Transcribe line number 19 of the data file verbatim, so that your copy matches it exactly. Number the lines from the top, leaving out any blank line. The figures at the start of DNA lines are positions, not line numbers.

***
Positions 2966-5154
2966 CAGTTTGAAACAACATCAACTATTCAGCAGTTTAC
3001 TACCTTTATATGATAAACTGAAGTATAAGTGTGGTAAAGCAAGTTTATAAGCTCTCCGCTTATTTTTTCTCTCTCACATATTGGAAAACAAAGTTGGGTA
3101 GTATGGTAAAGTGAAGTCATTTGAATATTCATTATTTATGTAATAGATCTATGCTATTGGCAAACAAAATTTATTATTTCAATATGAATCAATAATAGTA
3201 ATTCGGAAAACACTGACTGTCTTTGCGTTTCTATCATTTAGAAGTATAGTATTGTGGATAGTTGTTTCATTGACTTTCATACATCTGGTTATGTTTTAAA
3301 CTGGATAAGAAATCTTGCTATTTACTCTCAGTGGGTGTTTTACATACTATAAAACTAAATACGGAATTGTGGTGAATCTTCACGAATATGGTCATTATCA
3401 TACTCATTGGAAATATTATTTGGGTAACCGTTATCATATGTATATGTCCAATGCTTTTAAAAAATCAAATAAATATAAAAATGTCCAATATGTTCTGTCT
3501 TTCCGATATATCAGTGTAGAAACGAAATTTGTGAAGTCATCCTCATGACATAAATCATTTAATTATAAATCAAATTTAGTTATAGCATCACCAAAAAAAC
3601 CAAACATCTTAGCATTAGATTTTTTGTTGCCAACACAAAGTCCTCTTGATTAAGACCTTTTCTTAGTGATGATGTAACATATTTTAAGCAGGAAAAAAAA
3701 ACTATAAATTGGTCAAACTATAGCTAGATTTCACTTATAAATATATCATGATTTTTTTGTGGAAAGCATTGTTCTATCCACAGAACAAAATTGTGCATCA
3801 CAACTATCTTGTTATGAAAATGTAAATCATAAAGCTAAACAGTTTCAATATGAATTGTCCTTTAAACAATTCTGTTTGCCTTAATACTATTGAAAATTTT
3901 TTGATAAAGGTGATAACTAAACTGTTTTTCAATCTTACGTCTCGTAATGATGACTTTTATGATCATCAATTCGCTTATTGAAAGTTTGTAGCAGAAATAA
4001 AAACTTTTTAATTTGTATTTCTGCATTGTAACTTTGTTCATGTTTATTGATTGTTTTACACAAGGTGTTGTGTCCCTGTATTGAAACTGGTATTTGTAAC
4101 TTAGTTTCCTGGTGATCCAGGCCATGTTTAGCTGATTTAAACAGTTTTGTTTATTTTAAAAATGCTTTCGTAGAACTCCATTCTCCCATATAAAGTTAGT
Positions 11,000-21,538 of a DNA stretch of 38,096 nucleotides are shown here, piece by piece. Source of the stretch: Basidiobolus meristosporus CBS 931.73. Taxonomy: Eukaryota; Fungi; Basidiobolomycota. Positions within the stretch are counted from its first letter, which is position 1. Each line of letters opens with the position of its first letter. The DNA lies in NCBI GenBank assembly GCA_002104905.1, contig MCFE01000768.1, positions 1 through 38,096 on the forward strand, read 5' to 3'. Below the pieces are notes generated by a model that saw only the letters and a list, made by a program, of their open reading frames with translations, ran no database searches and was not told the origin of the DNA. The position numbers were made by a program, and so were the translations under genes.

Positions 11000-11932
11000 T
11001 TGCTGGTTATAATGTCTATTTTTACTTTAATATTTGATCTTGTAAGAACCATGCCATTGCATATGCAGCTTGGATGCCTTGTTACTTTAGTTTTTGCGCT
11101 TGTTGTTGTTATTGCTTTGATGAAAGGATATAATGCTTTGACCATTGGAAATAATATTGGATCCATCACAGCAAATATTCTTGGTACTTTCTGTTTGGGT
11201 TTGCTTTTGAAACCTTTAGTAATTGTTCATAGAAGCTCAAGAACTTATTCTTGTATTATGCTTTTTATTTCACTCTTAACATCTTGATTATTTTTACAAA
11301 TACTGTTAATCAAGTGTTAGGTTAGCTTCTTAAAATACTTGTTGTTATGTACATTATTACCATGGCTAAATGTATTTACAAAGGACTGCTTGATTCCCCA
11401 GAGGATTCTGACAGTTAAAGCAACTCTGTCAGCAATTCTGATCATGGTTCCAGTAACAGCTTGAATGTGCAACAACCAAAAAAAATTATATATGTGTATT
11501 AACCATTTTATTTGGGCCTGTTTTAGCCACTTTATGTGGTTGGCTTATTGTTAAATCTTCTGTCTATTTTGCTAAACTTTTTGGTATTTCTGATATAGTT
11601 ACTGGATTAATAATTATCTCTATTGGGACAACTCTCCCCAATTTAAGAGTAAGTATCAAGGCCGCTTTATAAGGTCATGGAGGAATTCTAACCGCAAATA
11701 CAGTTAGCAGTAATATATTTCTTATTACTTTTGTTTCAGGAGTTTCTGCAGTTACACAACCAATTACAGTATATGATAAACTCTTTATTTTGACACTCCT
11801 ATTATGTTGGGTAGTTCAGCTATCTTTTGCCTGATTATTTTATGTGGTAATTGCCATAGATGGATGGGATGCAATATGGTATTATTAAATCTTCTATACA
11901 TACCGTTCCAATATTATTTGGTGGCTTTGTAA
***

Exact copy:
11101 TGTTGTTGTTATTGCTTTGATGAAAGGATATAATGCTTTGACCATTGGAAATAATATTGGATCCATCACAGCAAATATTCTTGGTACTTTCTGTTTGGGT